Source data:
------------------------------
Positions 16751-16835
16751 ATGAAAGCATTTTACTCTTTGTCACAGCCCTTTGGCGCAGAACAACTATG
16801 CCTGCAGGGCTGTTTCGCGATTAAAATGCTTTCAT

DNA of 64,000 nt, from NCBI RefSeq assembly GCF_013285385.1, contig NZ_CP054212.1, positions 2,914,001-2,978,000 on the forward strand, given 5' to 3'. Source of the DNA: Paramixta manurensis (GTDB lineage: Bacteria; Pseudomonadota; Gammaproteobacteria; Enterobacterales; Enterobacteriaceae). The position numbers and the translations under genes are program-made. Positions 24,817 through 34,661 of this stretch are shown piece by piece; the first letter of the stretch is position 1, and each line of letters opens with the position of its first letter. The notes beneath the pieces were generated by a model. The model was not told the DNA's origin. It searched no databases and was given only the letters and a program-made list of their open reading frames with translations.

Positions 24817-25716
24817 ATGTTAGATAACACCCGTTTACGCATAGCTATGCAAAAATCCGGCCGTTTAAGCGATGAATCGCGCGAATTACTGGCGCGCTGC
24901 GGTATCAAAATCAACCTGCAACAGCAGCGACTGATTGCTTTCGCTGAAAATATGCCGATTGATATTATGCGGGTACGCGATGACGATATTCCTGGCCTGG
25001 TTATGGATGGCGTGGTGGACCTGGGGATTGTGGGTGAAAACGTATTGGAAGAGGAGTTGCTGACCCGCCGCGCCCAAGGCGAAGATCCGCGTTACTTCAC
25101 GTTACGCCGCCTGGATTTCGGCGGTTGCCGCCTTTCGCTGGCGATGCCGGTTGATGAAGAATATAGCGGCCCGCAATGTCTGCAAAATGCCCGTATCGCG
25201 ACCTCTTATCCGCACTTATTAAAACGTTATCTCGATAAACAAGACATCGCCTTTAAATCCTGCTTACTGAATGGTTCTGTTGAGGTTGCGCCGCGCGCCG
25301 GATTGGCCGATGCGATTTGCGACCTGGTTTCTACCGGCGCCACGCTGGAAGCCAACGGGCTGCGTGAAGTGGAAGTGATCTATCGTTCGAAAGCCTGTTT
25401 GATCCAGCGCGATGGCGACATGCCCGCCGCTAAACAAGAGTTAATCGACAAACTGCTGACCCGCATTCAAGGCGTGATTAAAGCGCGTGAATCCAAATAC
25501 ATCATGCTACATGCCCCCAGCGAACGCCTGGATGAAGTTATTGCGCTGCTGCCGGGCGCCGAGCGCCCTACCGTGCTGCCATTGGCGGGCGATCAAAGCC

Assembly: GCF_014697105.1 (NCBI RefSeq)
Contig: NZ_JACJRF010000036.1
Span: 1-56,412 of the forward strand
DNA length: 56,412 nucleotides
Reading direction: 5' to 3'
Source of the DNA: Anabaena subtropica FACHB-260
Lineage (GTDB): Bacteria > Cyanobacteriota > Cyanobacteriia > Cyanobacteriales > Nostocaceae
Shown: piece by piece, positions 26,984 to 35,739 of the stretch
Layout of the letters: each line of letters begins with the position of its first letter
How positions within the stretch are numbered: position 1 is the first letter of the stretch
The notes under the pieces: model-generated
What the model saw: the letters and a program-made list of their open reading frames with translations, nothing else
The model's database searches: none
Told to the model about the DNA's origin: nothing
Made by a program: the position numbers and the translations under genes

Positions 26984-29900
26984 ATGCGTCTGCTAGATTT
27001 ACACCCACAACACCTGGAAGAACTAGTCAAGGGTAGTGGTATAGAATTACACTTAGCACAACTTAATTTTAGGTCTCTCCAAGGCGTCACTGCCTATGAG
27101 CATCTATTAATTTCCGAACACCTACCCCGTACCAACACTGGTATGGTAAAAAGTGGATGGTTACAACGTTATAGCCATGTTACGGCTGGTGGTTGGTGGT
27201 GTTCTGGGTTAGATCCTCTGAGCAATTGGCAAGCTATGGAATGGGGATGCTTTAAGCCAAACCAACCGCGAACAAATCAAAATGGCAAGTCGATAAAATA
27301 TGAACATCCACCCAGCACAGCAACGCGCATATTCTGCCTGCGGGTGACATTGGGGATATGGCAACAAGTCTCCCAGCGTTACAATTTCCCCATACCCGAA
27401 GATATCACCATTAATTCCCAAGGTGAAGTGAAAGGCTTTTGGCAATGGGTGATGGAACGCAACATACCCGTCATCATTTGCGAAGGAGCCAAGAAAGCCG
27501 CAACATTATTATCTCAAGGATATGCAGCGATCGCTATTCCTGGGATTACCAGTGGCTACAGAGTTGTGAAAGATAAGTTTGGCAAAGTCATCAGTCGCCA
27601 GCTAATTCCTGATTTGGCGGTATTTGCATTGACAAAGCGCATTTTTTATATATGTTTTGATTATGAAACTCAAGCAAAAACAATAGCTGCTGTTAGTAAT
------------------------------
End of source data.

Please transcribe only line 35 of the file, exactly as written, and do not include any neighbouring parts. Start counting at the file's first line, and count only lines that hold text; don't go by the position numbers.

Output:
27401 GATATCACCATTAATTCCCAAGGTGAAGTGAAAGGCTTTTGGCAATGGGTGATGGAACGCAACATACCCGTCATCATTTGCGAAGGAGCCAAGAAAGCCG